[Note: I received a free copy of these games in exchange for a fair, unbiased review. Due diligence, full disclosure, and all that. /end disclaimer]
When it comes to word-forming tile games, the folks at Bananagrams are the masters. Their fruit-inspired packaging is synonymous with that particular brand of puzzling, giving Scrabble a run for its money in terms of letter-tile games. And they have an uncanny knack for putting new spins on classic puzzle-game tropes, breathing new life into the genre.
In today’s post, we’ll take a look at three of their latest efforts: Big Letter Bananagrams, Qwordie, and Word-A-Melon.
Big Letter Bananagrams is pretty much the tried-and-true Bananagrams model you already know: solvers pull tiles from a central pile and use them to build a grid of overlapping words, hoping to be the first to use up all of their letters.
The difference here is simple but important: Big Letter Bananagrams offers greater visibility for solvers with visual impairments. The tiles are 50% larger than those in the regular Bananagrams set — complete with a bold, easily discernable font — ensuring that older generations of puzzlers will still get to enjoy family game night.
Plus, a portion of the sale of each set of Big Letter Bananagrams goes to the American Macular Degeneration Foundation.
Qwordie takes the word-forming basics of Bananagrams and adds a twist: solvers must use their own letter tiles (as well as ones pilfered from a central pile, a can of extra tiles, or another player’s personal tiles) in order to form a word that fits a certain category.
For instance, say the given card asks you to spell one of the five senses. Each player draws tiles from the central pile or the can of extra tiles and tries to spell a word that satisfies the card on the table. The first player to do so adds those tiles to their stack. The first player whose stack of winning letters passes the finish line on the side of the game tin wins!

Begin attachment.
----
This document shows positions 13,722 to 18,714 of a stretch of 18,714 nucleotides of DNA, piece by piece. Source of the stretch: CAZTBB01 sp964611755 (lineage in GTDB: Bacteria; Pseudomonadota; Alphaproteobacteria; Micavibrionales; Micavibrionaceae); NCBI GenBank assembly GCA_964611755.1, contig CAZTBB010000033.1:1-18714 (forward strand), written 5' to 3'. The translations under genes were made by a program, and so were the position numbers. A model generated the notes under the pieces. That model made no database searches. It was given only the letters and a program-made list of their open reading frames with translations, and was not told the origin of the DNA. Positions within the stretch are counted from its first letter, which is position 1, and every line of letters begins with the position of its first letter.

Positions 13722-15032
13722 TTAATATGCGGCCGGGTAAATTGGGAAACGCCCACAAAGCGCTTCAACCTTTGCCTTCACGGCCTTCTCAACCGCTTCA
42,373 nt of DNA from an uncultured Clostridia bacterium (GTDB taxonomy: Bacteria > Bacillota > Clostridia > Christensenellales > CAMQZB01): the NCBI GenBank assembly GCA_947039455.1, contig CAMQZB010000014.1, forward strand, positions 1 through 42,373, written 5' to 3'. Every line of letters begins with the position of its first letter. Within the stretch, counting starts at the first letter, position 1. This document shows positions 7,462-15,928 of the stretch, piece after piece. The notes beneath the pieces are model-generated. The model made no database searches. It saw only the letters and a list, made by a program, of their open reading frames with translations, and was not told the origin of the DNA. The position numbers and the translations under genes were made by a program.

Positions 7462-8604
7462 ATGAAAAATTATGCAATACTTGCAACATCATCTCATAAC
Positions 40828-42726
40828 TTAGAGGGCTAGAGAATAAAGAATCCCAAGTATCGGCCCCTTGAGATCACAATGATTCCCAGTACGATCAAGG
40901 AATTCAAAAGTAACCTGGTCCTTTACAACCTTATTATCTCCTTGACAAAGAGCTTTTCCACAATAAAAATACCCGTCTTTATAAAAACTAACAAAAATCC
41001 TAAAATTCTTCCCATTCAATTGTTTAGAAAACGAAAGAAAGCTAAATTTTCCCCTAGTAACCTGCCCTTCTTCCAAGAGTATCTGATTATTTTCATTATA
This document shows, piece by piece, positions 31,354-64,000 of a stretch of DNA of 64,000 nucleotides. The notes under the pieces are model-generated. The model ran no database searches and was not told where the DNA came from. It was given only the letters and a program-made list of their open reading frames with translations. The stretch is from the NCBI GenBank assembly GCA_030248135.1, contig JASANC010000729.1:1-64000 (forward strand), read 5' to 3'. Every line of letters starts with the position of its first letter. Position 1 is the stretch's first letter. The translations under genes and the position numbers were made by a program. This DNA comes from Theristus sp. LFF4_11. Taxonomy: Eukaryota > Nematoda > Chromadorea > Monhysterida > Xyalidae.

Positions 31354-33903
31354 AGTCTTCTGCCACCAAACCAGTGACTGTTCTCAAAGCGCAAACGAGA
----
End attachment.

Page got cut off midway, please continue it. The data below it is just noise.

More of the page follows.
Qwordie works at a slower pace than traditional Bananagrams games, since there’s a bit of a wagering aspect to grabbing new tiles. Sure, the quickest speller usually still wins, but the gamesmanship offers players more options than the regular game, since you can use wild card tiles (the platypus tiles), steal tiles from other players (the robber tile), or chose from several piles of extra letter tiles to pull.
This more methodical pace offers a distinctly different play experience for players familiar with more rapid-fire Bananagrams-style solving, and skews the game slightly older than most other Bananagrams products.
The categories come in easy and hard sets, allowing you to tailor the game to whichever group of puzzlers you play with. Qwordie is a smart hybrid of word-building games and Family Feud-style name-something-that-fits-this-category games, combining them for a fun solving experience for puzzlers.
Finally, we’ve got Word-A-Melon, one of the most cleverly designed and realized games in the Bananagrams game library.
Not only are the instructions of the game disguised as a watermelon rind cover for the game board, but the game board itself can be used to store the game’s tiles and die for easy transport.
Players race to claim seeds — aka letter tiles — by flipping over random tiles on the watermelon-shaped game board and using those seeds to spell out the longest word possible. You then claim the tiles used in that word and remove them from the board, adding them to your stash of seeds.
A roll of the die determines how many tiles you get to reveal on the board, but any letters you can’t use are turned back over. This adds a marvelous Memory-style mechanic to the word forming, one that adds a bit more strategy to everyone’s gameplay.
As you spell words, you remove those letters from the watermelon board, and the player with the most tiles (or seeds) at the end of the game wins.
You can also tailor the game’s difficulty to your liking: excluding common letters makes it harder to form words during the game, while excluding the tougher, rarer letters (like Q) makes for less of a challenge for younger solvers.
Between these three games, solvers of all ages and levels of experience have a word-forming game that fits them, encouraging group gameplay while challenging the anagram and resource management skills of each and every puzzler. Factor in the high replay value built into all of these games, and you’ve got a trio of winners for any puzzle fan.
The Bananagrams crew has done it again (and again, and again).
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